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Conti has a New Toy as Bumblebee Malware Replaces BazarLoader

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April must be the month for new malware tools to be released, or at least announced as we have already heard about new forms of attack/infection from the group behind Emotet and now we hear that Conti has replaced BazarLoader with new malware tracked as Bumblebee. The newly disclosed malware is also under active development with multiple new features showing up this month.

Researchers have been expecting to see a new tool from Conti for a while after integrating the TrickBot team into their regular operations. Now they are seeing the new toy showing up in phishing campaigns while the use of BazarLoader (the previous tool) has dropped off the edge of the earth. The tool, again according to current research, is the work of TrickBot developers. What is interesting from a threat landscape perspective is that the new tool was identified by multiple threat research groups and being used by more than one potential IAB as a direct replacement for BazarLoader and IcedID.

The new campaigns using BumbleBee are a bit different as well with distribution methods leveraging ISO files that contain the Bumblebee malware. Researchers have also observed the ISO files hosted inside Microsoft’s OneDrive. While the delivery method might be a bit of a departure, the lures seem to follow established lines. They entice the user with fake invoices (now often a link and not a macro pivot) and other documents that a user might be curious about opening. Researchers are relatively certain that the activity is different Initial Access Brokers that work with exiting ransomware groups.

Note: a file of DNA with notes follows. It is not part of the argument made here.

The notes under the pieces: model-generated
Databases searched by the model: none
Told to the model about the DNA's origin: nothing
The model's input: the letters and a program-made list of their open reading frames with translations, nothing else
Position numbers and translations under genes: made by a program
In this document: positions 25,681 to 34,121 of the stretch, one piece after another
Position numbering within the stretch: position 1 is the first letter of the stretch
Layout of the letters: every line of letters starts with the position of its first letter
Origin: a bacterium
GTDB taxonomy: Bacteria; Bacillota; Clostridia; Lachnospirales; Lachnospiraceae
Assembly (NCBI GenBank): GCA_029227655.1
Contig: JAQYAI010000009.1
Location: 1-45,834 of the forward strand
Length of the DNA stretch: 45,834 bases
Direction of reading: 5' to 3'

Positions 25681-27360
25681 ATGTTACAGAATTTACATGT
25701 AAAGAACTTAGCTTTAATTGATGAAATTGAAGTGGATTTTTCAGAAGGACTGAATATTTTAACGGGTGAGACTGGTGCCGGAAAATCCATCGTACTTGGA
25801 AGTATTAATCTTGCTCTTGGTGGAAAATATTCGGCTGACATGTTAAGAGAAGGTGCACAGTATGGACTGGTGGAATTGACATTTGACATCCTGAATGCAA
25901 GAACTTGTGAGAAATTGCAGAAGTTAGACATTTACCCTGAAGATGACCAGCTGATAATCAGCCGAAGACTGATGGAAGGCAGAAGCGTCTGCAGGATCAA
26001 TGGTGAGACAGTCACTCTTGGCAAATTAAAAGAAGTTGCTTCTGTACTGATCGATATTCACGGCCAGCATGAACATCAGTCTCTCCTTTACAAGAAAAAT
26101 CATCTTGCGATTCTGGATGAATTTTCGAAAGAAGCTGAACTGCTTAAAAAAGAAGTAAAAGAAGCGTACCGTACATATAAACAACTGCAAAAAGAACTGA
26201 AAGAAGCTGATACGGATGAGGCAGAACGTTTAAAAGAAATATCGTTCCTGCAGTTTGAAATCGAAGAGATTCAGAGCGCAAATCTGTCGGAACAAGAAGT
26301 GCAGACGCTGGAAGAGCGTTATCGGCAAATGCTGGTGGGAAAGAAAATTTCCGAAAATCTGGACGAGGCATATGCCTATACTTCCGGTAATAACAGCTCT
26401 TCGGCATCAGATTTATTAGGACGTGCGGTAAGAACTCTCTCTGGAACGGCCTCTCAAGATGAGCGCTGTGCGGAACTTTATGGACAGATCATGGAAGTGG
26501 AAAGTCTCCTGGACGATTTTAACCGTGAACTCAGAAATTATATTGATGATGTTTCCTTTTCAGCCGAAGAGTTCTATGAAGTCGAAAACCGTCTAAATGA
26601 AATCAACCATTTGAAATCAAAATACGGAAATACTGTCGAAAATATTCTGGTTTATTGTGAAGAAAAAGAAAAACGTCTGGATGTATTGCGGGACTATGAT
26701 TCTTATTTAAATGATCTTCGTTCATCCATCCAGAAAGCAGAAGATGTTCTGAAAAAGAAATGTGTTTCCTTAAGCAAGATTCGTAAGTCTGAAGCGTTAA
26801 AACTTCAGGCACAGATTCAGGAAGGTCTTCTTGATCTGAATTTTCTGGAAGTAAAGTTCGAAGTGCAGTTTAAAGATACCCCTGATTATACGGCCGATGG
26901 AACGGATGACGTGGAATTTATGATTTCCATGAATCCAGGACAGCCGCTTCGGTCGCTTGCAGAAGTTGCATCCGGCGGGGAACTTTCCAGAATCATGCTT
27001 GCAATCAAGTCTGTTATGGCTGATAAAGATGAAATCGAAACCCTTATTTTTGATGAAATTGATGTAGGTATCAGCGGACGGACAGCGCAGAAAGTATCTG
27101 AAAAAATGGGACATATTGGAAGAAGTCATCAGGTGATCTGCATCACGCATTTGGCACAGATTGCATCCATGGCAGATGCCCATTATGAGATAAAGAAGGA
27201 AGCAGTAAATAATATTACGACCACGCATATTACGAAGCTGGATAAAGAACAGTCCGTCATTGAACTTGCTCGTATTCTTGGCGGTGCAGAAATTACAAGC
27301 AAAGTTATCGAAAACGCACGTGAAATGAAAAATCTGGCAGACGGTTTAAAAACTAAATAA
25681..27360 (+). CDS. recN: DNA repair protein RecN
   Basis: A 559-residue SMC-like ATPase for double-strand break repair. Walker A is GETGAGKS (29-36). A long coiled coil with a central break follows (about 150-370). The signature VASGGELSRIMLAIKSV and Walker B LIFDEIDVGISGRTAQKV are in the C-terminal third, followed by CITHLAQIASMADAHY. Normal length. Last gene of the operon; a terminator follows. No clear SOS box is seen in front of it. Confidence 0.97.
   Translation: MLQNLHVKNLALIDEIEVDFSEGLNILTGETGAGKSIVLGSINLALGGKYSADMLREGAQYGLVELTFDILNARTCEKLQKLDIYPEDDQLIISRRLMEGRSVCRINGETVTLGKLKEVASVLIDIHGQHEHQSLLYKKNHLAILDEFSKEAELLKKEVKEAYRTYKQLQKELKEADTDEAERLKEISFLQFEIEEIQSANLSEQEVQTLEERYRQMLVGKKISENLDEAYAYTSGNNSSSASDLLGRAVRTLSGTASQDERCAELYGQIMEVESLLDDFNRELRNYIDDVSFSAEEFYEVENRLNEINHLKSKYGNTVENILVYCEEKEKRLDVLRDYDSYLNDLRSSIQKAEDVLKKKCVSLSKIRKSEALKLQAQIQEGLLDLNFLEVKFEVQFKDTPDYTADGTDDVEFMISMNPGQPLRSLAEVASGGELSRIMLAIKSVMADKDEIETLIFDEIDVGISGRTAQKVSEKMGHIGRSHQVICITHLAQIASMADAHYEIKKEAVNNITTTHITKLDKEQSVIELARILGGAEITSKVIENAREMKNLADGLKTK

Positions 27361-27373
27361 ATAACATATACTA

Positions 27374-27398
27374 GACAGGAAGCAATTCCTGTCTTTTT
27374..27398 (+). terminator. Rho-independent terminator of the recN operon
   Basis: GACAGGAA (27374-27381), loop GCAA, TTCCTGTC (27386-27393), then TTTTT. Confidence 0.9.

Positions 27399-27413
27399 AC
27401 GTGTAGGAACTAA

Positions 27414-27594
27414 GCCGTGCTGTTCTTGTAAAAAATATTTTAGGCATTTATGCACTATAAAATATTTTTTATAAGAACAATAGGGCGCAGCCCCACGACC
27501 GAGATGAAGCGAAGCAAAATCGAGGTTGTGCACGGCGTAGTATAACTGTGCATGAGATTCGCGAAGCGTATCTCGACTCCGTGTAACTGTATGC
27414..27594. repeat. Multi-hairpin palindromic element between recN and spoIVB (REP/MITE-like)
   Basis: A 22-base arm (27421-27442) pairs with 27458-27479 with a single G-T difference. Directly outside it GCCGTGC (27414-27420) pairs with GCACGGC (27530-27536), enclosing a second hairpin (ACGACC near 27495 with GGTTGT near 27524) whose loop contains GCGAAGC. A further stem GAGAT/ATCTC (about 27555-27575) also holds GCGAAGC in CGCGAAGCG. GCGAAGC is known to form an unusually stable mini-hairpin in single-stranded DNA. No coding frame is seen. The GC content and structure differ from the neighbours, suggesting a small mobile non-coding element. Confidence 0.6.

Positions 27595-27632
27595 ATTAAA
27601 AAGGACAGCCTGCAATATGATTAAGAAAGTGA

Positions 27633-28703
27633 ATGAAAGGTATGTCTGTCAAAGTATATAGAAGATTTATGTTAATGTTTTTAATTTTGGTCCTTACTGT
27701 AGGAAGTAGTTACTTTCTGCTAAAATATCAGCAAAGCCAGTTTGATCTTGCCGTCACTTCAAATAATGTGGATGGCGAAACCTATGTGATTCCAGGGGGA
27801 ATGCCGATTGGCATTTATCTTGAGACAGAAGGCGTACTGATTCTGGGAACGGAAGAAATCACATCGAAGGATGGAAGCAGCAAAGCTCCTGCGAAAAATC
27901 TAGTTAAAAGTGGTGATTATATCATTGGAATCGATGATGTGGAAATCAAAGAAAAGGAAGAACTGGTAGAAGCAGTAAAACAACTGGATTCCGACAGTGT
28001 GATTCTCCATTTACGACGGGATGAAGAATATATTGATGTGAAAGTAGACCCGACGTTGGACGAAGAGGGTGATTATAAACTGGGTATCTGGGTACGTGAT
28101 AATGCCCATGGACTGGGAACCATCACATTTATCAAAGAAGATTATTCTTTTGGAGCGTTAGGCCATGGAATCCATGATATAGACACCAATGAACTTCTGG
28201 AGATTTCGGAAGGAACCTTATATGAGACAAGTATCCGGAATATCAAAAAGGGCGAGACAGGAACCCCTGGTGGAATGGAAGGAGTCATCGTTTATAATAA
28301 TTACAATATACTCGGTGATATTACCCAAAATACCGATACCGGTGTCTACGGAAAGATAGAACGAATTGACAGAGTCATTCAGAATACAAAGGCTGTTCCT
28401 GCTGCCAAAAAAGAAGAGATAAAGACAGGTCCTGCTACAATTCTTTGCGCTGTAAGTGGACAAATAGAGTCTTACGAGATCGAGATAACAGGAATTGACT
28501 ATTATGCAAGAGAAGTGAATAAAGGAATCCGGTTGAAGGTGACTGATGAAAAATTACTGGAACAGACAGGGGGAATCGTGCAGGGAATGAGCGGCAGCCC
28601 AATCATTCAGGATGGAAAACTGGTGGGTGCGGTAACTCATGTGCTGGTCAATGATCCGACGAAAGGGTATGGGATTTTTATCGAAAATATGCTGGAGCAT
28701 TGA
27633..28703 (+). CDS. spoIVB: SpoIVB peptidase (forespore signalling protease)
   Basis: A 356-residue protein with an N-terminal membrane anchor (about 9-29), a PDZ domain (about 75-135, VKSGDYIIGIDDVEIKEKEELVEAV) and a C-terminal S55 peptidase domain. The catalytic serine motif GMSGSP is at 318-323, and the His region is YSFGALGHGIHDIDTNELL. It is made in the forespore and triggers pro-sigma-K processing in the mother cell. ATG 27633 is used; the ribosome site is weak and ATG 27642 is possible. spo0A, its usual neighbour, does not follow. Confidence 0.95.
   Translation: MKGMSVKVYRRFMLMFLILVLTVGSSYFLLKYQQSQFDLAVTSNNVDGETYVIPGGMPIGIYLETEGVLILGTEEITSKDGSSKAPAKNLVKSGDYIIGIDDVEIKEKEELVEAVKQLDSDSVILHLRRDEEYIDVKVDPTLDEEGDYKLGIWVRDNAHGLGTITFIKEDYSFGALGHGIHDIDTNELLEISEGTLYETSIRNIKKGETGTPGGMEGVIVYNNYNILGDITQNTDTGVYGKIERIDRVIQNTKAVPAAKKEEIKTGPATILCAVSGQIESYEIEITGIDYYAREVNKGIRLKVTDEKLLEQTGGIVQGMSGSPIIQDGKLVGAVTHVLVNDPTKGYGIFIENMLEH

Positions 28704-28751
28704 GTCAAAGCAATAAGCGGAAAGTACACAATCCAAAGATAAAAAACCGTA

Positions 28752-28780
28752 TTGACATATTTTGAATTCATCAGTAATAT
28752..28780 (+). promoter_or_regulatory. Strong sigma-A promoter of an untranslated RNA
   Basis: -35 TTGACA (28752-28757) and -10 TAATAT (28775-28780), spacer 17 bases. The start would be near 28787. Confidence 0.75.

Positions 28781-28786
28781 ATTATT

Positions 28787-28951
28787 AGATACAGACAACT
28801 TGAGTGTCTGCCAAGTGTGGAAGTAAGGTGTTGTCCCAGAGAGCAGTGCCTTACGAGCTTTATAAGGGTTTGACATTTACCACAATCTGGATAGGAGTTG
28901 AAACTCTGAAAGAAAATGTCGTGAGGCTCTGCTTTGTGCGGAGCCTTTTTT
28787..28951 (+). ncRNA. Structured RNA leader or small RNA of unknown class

Bumblebee itself is a very sophisticated offering that researchers say is still under active development (which makes it even more impressive). It clearly utilizes some of the same hooks and techniques as TrickBot. The developers have also incorporated anti-analysis code and even possibly some of Trusteer’s Rapport security software in the form of DLLs that match the naming convention (RapportGP.dll). Meanwhile the new malware uses a similar evasion technique for that very same software that TrickBot.

Active and rapid development efforts are nothing new and have been observed as part of normal activity. The changes and emerging tactics are interesting and do provide a window into how cybercriminal groups operate and how they evolve based on security changes and improvements in their target pool. This type of information is vital for organizations to properly plan to reduce the risk of impact as the TTPs change. The problem is that far too many organizations are not designed to make rapid changes in security tools and configurations. It leaves a window of exposure while budgets are proposed and/or change control groups debate on the need vs the risk. This window is all an attacker needs to gain their foothold and once in, well the game is on for them. Meanwhile blue and purple teams need to be right all the time while often being restricted in what they can do proactively. It is not a fun spot to be in…

Sean Kalinich

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